when a viewer looks at a feature (see www.layar.com), or as complex as a fully
rendered 3-D object / representation which the viewer is able to view seamlessly from
multiple angles.

Augmented reality can also be utilised with a webcam and computer software, allowing
simple objects to be manipulated virtually to appear as something different. This was
used effectively in a recent marketing effort for Transformers 2 (http://bit.ly/2h8vih).

Pros:

• Can effectively ‘recreate’ lost buildings or landscapes.


• A seamless user experience – interacting directly with the landscape.
• Can support also wide range of multimedia content (audio, video, text etc)

Cons:

• A new cutting edge technology – unproven and difficult to cost accurately.


• Multiple browsers and programming languages – no agreed standard as of yet.

c. Bluetooth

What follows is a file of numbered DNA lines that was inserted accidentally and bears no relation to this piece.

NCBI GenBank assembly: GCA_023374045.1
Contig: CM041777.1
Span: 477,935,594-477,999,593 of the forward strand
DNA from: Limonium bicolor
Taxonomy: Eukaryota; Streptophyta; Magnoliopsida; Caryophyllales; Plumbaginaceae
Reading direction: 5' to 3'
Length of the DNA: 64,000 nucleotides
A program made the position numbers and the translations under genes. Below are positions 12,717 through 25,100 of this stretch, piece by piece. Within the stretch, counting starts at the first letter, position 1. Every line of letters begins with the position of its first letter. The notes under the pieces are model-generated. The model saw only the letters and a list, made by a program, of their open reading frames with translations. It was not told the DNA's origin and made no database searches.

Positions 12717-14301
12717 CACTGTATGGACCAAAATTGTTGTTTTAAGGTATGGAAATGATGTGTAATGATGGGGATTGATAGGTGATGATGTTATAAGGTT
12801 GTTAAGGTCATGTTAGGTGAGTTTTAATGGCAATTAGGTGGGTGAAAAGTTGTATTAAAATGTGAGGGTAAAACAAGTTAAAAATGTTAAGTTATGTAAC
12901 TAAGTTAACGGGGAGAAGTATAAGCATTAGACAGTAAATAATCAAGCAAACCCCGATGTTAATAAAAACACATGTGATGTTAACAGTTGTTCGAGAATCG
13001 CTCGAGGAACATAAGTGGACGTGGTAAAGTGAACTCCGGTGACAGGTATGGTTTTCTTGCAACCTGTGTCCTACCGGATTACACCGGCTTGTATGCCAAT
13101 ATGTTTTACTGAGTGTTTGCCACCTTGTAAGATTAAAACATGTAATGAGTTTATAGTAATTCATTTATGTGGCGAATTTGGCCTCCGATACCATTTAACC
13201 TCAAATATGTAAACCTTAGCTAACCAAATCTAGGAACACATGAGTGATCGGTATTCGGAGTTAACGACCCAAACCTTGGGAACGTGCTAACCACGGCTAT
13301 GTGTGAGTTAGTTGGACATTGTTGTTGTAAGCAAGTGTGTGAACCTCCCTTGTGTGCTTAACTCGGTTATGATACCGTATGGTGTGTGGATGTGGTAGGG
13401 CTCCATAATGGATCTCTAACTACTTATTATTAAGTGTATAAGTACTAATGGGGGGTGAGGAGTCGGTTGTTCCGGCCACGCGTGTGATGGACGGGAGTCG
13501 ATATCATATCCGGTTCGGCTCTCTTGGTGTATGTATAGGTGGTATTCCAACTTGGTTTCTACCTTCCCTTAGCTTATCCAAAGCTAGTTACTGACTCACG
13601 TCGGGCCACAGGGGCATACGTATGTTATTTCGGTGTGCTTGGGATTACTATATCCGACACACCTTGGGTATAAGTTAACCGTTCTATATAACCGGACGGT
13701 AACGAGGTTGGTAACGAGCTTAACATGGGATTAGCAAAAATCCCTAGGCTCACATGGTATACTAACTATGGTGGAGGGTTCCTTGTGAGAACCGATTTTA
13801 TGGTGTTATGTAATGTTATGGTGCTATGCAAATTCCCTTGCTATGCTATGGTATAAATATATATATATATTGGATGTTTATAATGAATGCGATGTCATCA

‘Bluetooth’ is a means of exchanging data between fixed and mobile devices wirelessly
over short distances. It is particularly useful in allowing users (with bluetooth enabled
mobile devices) to access interpretive content where there is little or no mobile phone
or internet data signal. Images, audio, video, text and small interpretive Java
applications can be transferred over bluetooth connections. It can also work the ‘other
way round’ with users able to send text messages or images (photographs) wirelessly
to a central server for distribution to a linked screen or website. This offers exciting
possibilities for both evaluation and visitor interaction (quizzes, photo competitions etc).

Pros:

• Versatile (interior / exterior) data transfer mechanism.

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• Can be used to transfer virtually any file type.
• No end cost for user.

Cons:

• Fixed bluetooth data dispersal device relatively expensive to establish.


• Requires a degree of user familiarity with using bluetooth.